Newspapers Could Get Zinged for Pot Ads
California’s federal prosecutors are upping their battle against medical marijuana shops by going after media outlets that allow them to advertise, California Watch reports.
Locally, at least two alternative newspapers — the Reader and CityBeat — frequently accept ads for marijuana dispensaries.
It seems that media outlets will first get warnings that they’re violating the law, and then the feds could conceivably go after their assets. However, the law doesn’t appear to be crystal clear on how much trouble the media outlets would be in, if any, for running the ads.
“I’m not just seeing print advertising,” San Diego U.S. Attorney Laura Duffy said. “I’m actually hearing radio and seeing TV advertising. It’s gone mainstream. Not only is it inappropriate – one has to wonder want kind of message we’re sending to our children – it’s against the law.”
CityBeat is not pleased with Duffy, who’s also going after pot shops directly: “All Duffy and her ilk are doing is forcing folks who really use marijuana as treatment to get it on the black market. It’s puritanical and stupid.”
13 Years On, a Settlement in Crowe Murder Case
The murder of 12-year-old Stephanie Crowe in Escondido in 1998 was one of the most high-profile crimes in the county’s history. It became a tangled and bombshell-ridden tale of alleged police misconduct and forced confessions. Authorities arrested three boys, including the victim’s brother, but later let them go. Thanks to DNA, a homeless man was ultimately convicted of killing the girl in a unlikely-sounding scenario.
Now, the Union-Tribune reports, one of the boys who was arrested has settled a lawsuit with four Escondido cops, another cop from Oceanside who assisted with the investigation and a psychologist. The U-T plans to push for the release of the settlement amount since it involves public employees.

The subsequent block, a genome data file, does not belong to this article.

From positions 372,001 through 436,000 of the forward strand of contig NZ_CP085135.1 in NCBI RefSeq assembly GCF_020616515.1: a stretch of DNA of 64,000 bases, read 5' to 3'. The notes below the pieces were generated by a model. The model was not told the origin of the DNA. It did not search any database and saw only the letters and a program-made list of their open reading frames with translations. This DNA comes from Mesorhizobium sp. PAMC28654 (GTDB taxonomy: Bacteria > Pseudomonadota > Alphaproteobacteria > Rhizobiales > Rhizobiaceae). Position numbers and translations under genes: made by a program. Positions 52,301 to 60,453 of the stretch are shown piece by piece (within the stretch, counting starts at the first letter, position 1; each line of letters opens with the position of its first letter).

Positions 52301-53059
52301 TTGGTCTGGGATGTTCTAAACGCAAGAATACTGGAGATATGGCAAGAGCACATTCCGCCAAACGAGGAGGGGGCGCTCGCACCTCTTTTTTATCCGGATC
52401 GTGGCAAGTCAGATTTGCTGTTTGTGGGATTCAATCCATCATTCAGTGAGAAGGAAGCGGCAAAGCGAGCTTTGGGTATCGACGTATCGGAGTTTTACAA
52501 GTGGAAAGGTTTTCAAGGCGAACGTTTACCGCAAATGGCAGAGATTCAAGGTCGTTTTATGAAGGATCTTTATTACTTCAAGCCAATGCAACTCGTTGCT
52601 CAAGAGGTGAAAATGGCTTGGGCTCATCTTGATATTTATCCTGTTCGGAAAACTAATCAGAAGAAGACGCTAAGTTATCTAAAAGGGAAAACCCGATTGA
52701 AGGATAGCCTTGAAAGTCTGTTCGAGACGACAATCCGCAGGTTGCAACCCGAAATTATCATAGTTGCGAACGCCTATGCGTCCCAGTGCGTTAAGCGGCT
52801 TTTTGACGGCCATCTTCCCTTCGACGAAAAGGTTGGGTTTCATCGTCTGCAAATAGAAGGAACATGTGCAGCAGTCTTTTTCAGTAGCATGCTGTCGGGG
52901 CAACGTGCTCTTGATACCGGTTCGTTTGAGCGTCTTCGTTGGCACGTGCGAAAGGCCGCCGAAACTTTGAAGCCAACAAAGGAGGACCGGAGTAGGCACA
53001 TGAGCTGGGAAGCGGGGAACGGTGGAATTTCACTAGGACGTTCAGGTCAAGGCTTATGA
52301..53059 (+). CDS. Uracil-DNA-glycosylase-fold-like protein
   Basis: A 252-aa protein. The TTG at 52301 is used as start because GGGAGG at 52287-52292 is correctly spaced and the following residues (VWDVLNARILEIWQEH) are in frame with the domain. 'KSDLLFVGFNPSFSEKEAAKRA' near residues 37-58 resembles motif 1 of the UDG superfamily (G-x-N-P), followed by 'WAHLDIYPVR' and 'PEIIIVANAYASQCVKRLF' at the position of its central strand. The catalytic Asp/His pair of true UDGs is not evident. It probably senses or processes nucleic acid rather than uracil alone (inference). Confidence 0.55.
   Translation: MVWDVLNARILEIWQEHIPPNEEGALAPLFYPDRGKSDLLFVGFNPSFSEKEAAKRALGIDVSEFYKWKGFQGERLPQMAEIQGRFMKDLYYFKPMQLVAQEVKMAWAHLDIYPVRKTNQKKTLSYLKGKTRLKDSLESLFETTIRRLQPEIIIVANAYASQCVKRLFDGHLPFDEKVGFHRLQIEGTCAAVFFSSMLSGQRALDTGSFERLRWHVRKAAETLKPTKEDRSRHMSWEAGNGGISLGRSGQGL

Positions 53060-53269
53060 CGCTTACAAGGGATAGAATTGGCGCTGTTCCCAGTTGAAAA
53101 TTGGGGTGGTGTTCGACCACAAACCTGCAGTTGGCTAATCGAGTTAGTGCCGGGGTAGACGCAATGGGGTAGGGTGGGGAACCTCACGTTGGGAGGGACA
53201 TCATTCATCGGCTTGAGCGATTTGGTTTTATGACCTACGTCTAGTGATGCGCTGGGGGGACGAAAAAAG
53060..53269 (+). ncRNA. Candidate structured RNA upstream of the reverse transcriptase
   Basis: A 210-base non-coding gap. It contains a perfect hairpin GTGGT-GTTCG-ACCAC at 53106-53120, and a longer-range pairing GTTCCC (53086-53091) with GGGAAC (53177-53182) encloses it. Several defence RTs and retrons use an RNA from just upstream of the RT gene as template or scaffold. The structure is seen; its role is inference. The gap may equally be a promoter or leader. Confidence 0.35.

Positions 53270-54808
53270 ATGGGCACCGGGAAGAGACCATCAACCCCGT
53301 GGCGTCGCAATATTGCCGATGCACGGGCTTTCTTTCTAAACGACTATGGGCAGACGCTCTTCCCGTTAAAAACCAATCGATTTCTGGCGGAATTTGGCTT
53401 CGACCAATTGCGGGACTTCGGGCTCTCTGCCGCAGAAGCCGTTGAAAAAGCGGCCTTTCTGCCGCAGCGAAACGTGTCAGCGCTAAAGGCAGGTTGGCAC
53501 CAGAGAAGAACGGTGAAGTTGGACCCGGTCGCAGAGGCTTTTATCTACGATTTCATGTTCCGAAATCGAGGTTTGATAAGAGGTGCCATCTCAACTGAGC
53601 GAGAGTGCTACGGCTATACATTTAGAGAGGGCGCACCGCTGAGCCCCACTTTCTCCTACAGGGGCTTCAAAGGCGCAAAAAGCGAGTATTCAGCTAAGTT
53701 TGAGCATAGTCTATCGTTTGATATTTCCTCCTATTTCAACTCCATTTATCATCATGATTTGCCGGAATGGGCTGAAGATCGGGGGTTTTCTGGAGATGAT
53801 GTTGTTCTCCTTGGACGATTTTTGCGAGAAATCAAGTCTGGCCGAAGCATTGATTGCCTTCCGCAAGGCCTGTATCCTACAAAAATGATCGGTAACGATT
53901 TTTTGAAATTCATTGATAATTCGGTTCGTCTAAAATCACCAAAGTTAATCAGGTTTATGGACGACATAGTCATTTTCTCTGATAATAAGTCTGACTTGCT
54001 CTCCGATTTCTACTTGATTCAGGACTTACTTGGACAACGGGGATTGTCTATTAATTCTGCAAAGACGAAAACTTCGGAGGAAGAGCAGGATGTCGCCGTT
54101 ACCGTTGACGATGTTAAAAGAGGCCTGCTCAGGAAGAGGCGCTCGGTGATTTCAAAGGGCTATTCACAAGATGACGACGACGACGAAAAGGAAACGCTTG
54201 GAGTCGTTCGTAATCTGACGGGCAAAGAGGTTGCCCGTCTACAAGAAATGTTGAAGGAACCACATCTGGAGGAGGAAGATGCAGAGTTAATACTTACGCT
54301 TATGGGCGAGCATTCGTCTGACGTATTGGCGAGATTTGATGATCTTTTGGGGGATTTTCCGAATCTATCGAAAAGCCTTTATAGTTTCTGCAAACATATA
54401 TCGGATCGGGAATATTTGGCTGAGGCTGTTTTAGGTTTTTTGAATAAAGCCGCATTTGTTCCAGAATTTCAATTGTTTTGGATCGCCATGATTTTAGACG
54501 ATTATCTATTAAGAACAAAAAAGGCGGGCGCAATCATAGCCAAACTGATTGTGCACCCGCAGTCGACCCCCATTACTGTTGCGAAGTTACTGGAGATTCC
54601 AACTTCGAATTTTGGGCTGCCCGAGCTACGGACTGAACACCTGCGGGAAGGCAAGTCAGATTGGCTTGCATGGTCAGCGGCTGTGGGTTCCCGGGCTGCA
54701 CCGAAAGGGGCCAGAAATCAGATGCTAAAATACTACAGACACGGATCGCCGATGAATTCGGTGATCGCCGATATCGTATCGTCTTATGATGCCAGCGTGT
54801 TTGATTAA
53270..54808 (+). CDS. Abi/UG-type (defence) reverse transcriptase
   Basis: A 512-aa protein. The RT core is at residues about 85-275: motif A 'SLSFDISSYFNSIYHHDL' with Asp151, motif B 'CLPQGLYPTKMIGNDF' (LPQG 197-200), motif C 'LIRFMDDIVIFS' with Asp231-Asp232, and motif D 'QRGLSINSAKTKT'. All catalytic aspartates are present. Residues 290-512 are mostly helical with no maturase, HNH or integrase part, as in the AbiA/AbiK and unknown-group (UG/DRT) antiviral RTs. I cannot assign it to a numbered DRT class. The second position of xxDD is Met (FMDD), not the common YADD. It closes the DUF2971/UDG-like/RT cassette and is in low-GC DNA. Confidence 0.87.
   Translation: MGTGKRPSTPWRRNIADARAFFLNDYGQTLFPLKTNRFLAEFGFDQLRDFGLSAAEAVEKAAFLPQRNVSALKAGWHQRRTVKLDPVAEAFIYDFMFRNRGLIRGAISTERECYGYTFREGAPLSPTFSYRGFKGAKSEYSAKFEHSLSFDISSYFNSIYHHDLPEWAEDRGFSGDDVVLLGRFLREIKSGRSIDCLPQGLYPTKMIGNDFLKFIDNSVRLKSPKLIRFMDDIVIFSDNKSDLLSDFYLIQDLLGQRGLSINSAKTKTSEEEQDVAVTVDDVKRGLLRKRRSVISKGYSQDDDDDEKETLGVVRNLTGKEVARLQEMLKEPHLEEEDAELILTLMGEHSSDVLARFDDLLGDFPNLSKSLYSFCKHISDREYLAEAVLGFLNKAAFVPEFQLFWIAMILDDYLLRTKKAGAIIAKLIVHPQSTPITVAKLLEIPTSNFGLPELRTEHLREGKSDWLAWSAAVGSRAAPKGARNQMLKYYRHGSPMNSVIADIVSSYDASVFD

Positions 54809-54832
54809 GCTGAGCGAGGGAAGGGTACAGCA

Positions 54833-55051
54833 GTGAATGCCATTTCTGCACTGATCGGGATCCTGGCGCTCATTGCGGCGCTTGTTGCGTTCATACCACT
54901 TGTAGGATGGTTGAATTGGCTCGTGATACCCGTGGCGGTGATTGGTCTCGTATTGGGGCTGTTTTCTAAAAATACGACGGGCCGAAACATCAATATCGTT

Stephanie Crowe’s brother, who’s also part of the lawsuit, has not settled and the trial is expected to begin soon. The third boy who was arrested is not part of the suit.
An Editor’s Death in the Desert
The tiny town of Borrego Springs continues to deal with the news that the longtime editor of the local paper, the Borrego Sun, was killed this week, apparently at the hands of her long-troubled husband in a murder-suicide.
The U-T says Judy Winter Meier, 61, may have been the most well-known person in the community.
New Twist in Death Near Occupy SD
The man who fell to his death near the Occupy San Diego protest on Monday was facing charges regarding the hit-and-run death of a highway worker near El Centro in Imperial County, the U-T reports. It’s still not clear whether his death was a suicide, an accident, or something else.
A Hero Plus Goats Galore
Armed with vim and vinegar, several readers responded to my request for suggestions about a voiceofsandiego.org motto.
Some were snarky, including “What, ANOTHER Scandal?” and “Like KPBS, only WASPier.” (Hey! I resemble that remark!) One suggestion, “Dude, It’s San Diego,” put me in a Jack Nicholson mood in light of a famous film quote directed at him. (“Forget it Jake, it’s Chinatown.”)
Several were serious: “The City Speaks,” “Comforting the Afflicted, Afflicting the Comfortable” (long said to be a mission of news types), “Your Eyes and Ears” and “No Stone Left Unturned, No Voice Left Unheard.”
Not sure about that last one. I hear more than enough from a few voices. Not you, of course! I’m always absolutely delighted to hear your thoughts, [enter your name here].
My favorite comes from former local TV reporter Doug Curlee: “Pissing Off the Power Structure 24/7.”
With a slight change in wording — to “Pissing Off My Bosses 24/7” — it sounds like I’ve found my very own personal slogan! (Editor’s note: Isn’t it time for your annual review?)